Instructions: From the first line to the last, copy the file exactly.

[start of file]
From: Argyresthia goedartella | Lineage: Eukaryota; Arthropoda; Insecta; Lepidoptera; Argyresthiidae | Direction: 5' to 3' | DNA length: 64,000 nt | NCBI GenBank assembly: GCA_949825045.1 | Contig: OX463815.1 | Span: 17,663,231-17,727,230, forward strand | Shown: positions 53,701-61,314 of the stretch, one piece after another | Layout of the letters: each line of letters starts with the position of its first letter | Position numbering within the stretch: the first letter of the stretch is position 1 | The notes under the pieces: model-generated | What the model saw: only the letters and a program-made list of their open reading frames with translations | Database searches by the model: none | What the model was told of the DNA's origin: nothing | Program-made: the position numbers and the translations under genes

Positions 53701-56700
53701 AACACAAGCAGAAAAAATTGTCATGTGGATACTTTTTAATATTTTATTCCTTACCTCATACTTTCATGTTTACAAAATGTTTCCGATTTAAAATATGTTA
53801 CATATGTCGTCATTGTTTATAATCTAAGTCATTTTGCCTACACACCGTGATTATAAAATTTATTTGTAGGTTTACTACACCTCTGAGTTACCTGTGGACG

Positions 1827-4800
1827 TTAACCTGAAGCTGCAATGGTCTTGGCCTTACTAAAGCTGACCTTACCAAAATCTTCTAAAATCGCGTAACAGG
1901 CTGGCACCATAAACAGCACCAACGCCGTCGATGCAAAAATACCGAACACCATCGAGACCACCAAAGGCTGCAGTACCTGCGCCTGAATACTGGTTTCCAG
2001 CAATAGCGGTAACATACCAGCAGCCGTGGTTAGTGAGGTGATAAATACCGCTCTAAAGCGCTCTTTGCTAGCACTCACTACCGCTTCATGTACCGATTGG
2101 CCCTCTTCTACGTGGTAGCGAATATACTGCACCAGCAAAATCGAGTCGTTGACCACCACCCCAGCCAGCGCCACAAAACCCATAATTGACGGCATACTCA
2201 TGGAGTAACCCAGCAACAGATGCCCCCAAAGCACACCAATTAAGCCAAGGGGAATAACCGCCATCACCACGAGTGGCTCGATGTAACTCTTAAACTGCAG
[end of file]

From: Argyresthia goedartella | Lineage: Eukaryota; Arthropoda; Insecta; Lepidoptera; Argyresthiidae | Direction: 5' to 3' | DNA length: 64,000 nt | NCBI GenBank assembly: GCA_949825045.1 | Contig: OX463815.1 | Span: 17,663,231-17,727,230, forward strand | Shown: positions 53,701-61,314 of the stretch, one piece after another | Layout of the letters: each line of letters starts with the position of its first letter | Position numbering within the stretch: the first letter of the stretch is position 1 | The notes under the pieces: model-generated | What the model saw: only the letters and a program-made list of their open reading frames with translations | Database searches by the model: none | What the model was told of the DNA's origin: nothing | Program-made: the position numbers and the translations under genes

Positions 53701-56700
53701 AACACAAGCAGAAAAAATTGTCATGTGGATACTTTTTAATATTTTATTCCTTACCTCATACTTTCATGTTTACAAAATGTTTCCGATTTAAAATATGTTA
53801 CATATGTCGTCATTGTTTATAATCTAAGTCATTTTGCCTACACACCGTGATTATAAAATTTATTTGTAGGTTTACTACACCTCTGAGTTACCTGTGGACG

Positions 1827-4800
1827 TTAACCTGAAGCTGCAATGGTCTTGGCCTTACTAAAGCTGACCTTACCAAAATCTTCTAAAATCGCGTAACAGG
1901 CTGGCACCATAAACAGCACCAACGCCGTCGATGCAAAAATACCGAACACCATCGAGACCACCAAAGGCTGCAGTACCTGCGCCTGAATACTGGTTTCCAG
2001 CAATAGCGGTAACATACCAGCAGCCGTGGTTAGTGAGGTGATAAATACCGCTCTAAAGCGCTCTTTGCTAGCACTCACTACCGCTTCATGTACCGATTGG
2101 CCCTCTTCTACGTGGTAGCGAATATACTGCACCAGCAAAATCGAGTCGTTGACCACCACCCCAGCCAGCGCCACAAAACCCATAATTGACGGCATACTCA
2201 TGGAGTAACCCAGCAACAGATGCCCCCAAAGCACACCAATTAAGCCAAGGGGAATAACCGCCATCACCACGAGTGGCTCGATGTAACTCTTAAACTGCAG